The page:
I’ve been thinking about different kinds of temptation lately – and something just struck me about the whole category of “mental” sins. When I say mental sins I am distinguishing them from those obvious and tangible sins like murder, rape, theft, adultery . . . although of course we do know that those things launched their careers as the purely mental sins of hatred, lust, or greed. Right now I’m talking about the sins that come to roost in your head like discontent, moping, anger, self-pity, or the inability to forgive – basically those sins that, one way or another, interfere with joy. You can look into Virtualtreatmentcenter.com and get virtual counseling with a therapist who can help you solve your problem.
They seem to always be provoked by an external trial of some sort – and that trial can be big or small, real or imagined. Maybe your house is too small, or your husband isn’t a spiritual leader, you don’t have a husband and wish you did, your best friend turned sour on you, your kids colored on the couch, you don’t have money to pay the bills, you were abused, or you are struggling with a crippling illness. Whatever it is, whether it is a genuine trial or just an imagined trial that could be filed under the category of first world problems (you don’t have very many followers on Instagram but you can see how the experts uses Instagram Likes kaufen to make this possible), the point is that this is the moment at which the temptation sprouts.
But here’s what I’ve noticed – there are always two things in play. The objective trial is one thing – the temptation to sin about it is another. But temptation is a master of disguise, and what it usually does is pretend to be the trial itself. I think that falling for this little ruse can often be why we struggle with something that just seems unconquerable – we’re looking at and fighting against the wrong thing and that’s why we don’t get the victory.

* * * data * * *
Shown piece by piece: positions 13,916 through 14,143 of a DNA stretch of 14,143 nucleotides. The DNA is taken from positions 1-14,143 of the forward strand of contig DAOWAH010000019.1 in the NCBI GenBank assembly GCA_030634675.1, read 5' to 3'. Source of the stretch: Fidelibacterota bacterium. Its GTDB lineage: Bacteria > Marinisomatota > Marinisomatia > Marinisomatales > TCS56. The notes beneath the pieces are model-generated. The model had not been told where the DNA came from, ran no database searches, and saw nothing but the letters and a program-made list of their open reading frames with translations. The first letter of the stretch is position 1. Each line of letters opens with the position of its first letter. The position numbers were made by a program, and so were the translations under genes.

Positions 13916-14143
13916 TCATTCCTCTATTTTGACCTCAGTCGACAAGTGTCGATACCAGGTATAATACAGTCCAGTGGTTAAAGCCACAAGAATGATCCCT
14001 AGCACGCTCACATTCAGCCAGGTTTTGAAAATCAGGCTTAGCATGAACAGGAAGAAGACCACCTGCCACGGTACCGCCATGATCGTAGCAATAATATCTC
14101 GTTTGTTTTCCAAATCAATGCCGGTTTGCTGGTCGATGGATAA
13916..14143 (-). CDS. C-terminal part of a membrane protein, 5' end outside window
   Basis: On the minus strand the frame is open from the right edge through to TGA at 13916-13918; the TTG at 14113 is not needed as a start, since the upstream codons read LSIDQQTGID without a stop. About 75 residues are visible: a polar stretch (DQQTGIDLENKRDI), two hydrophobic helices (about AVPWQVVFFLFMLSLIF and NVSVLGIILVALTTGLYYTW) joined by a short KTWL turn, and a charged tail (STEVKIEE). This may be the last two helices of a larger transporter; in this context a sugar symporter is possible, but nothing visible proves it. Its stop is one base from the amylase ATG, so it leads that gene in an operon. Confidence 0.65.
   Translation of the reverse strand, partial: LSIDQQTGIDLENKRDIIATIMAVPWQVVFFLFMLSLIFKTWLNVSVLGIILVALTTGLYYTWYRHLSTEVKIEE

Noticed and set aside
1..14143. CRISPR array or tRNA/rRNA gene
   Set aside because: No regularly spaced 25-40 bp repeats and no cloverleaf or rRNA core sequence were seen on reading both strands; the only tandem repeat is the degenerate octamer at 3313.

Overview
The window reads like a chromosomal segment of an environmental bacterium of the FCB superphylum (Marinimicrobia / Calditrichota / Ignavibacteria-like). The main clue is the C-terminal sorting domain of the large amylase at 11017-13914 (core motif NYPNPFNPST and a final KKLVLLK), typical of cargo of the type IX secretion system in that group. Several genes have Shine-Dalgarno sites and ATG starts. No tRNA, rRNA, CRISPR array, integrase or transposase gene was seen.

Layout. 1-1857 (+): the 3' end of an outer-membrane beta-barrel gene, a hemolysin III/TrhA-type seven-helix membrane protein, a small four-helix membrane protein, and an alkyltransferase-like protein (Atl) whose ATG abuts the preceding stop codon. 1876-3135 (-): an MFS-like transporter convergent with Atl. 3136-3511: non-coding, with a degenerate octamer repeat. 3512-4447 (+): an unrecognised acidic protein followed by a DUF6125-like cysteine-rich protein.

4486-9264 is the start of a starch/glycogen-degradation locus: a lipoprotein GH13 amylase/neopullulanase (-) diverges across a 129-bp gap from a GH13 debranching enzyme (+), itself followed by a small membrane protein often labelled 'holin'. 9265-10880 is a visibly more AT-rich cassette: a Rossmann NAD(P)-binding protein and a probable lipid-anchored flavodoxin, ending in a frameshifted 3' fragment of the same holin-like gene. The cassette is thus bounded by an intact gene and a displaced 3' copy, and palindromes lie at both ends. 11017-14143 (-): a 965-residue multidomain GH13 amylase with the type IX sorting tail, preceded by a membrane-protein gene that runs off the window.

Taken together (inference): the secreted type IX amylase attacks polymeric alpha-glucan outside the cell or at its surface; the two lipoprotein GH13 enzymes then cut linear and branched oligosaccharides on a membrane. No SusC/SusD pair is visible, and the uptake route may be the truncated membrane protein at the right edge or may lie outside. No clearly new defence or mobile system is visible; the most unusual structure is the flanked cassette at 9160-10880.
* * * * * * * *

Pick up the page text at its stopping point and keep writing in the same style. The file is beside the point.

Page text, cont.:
So here’s what I mean. The Bible has a lot to say about trials, and the general gist of it all is that we are meant to rejoice through them. Joy in hardship is not just possible, it’s commanded. In Philippians 4, in the same passage in which he commands us to rejoice in everything, Paul says that he knows how to be abased, how to abound, how to be hungry, how to suffer need. The joy of the Lord is consistent throughout the great inconsistencies of life.
So let’s say that there’s something truly difficult – let’s say that your house is genuinely too small and everything is very cramped and very hard to keep organized and clean. And you’re tempted to feel really sorry for yourself, to dwell on how difficult your life is, to compare your lot to that of your sister who has much more money than you. That’s just plain old, garden variety discontent. But when we’re caught up in the grip of it, that’s not what it feels like. It feels like the house is too small. It feels like the Great Foe you have to fight against is the impossible situation that is your house. It’s the house’s fault that you’re unhappy, and there seems to be no way to overcome the problem – especially given the lack of closets. But here’s the thing. The actual enemy is not the house, it’s your attitude – but it’s your attitude wearing a camoflage suit and pretending to be a small, untidy house. There’s no spiritual discipline that will transform an outdated apartment into a spacious and beautiful, Pinterest-worthy home . . . and we all know that. So it all seems hopeless, and we dwindle further into the sadness and the self-pity. But – there is a spiritual discipline that can conquer a bad attitude . . . and it turns out that it’s a very easy one. It requires looking past the trial and looking at the temptation – and this is what the temptation is working very hard to keep you from doing. The whole strength of the temptation lies in its pretending to be a huge, unconquerable giant of a problem. But when you look directly at the temptation itself you discover it to be a small, petty, ugly little thing that is easily swept away by a prayer of repentance.